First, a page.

Since their takeover, the Taliban have sought to recast themselves as different from their 1990s incarnation, when they last ruled the country and imposed repressive restrictions across society. Women and girls were denied work and education, men were forced to grow beards, and television and music were banned.
Now, the world is waiting to see the face of the new government, and many Afghans remain skeptical. In the weeks since they took power, signals have been mixed: Government employees including women have been asked to return to work, but some women were later ordered home by lower-ranking Taliban. Universities and schools have been ordered open, but fear has kept both students and teachers away.
Women have demonstrated peacefully, some even having conversations about their rights with Taliban leaders. But some have been dispersed by Taliban special forces firing in the air.
Some signs of normalcy have also begun to return. Kabul’s streets are again clogged with traffic, as Taliban fighters patrol in pickup trucks and police vehicles — brandishing their automatic weapons and flying the Taliban’s white flag. Schools have opened, and moneychangers work the street corners.
Among the promises the Taliban have made is that once the country's airports are up and running, Afghans with passports and visas would be allowed to travel. More than 100 countries issued a statement saying they would be watching to see that the new rulers held to their commitment.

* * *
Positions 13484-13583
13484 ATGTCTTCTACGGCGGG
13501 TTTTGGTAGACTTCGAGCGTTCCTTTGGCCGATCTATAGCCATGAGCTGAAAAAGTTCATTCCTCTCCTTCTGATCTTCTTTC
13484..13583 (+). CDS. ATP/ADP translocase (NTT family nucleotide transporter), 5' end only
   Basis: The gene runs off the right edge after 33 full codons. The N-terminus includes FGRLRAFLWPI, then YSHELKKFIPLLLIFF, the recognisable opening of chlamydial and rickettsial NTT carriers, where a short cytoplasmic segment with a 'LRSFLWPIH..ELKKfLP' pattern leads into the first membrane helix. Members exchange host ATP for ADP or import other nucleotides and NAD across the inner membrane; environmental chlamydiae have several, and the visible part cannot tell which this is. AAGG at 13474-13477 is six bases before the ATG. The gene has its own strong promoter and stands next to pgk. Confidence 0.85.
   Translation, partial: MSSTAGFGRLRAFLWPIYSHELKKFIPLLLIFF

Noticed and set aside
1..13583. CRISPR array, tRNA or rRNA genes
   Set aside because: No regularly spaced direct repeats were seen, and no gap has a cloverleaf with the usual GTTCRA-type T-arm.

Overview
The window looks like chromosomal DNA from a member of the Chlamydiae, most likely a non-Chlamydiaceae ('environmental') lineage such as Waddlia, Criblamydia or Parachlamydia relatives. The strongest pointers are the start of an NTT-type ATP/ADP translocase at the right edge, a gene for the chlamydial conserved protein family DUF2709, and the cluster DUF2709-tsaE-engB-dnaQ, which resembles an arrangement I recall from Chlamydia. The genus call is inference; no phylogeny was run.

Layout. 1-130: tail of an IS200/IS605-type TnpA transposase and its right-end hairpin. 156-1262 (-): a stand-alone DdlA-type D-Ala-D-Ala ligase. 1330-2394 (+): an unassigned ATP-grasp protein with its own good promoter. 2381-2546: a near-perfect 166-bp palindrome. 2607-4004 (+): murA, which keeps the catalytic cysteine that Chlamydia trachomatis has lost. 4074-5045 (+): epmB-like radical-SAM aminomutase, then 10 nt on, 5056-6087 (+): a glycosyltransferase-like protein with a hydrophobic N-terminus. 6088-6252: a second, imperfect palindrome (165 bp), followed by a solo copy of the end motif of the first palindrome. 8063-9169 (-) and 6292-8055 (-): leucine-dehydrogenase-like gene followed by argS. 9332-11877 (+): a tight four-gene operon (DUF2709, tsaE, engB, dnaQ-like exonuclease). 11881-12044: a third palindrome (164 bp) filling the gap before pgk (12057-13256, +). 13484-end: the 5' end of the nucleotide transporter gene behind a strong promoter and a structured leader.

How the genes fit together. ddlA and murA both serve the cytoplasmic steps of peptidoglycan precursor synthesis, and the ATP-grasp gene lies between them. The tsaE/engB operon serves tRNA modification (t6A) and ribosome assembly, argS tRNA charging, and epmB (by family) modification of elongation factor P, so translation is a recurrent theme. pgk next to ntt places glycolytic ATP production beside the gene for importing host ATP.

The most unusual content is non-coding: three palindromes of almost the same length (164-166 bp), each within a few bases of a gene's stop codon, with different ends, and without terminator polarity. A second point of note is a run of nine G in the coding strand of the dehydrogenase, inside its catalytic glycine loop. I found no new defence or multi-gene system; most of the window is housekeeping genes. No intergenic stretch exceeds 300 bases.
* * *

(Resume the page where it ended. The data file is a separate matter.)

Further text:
Technical teams from Qatar and Turkey arrived in recent days and are working to get the civilian airport operational.
On Saturday, state-run Ariana Airlines made its first domestic flights, which continued on Sunday. The airport is without radar facilities, so flights are restricted to daylight hours to allow for visual landing, said official Shershah Stor.
Several countries have also been bringing in humanitarian supplies. The Gulf state of Qatar, where the Taliban maintained a political office since 2013, is making daily flights into Kabul, delivering humanitarian aid for the war-weary nation. Bahrain also announced humanitarian assistance deliveries.
Meanwhile, the Taliban stepped up an assault on the last remaining pocket of resistance being led by fighters opposed to their rule.
The anti-Taliban fighters in Panjshir province, north of the Afghan capital, are being led by former vice president Amrullah Saleh, who has appealed for humanitarian aid to help the thousands of people displaced by the fighting.
A senior Taliban spokesman tweeted Sunday that Taliban troops had overrun Rokha district, one of largest of eight districts in Panjshir. Several Taliban delegations have attempted negotiations with the holdouts there, but talks have failed to gain traction.
Saleh fled to Panjshir after Afghan President Ashraf Ghani quit Afghanistan as the Taliban marched on the capital. The fighters' lightning blitz across the country took less than a week to overrun some 300,000 government troops, most of whom surrendered or fled.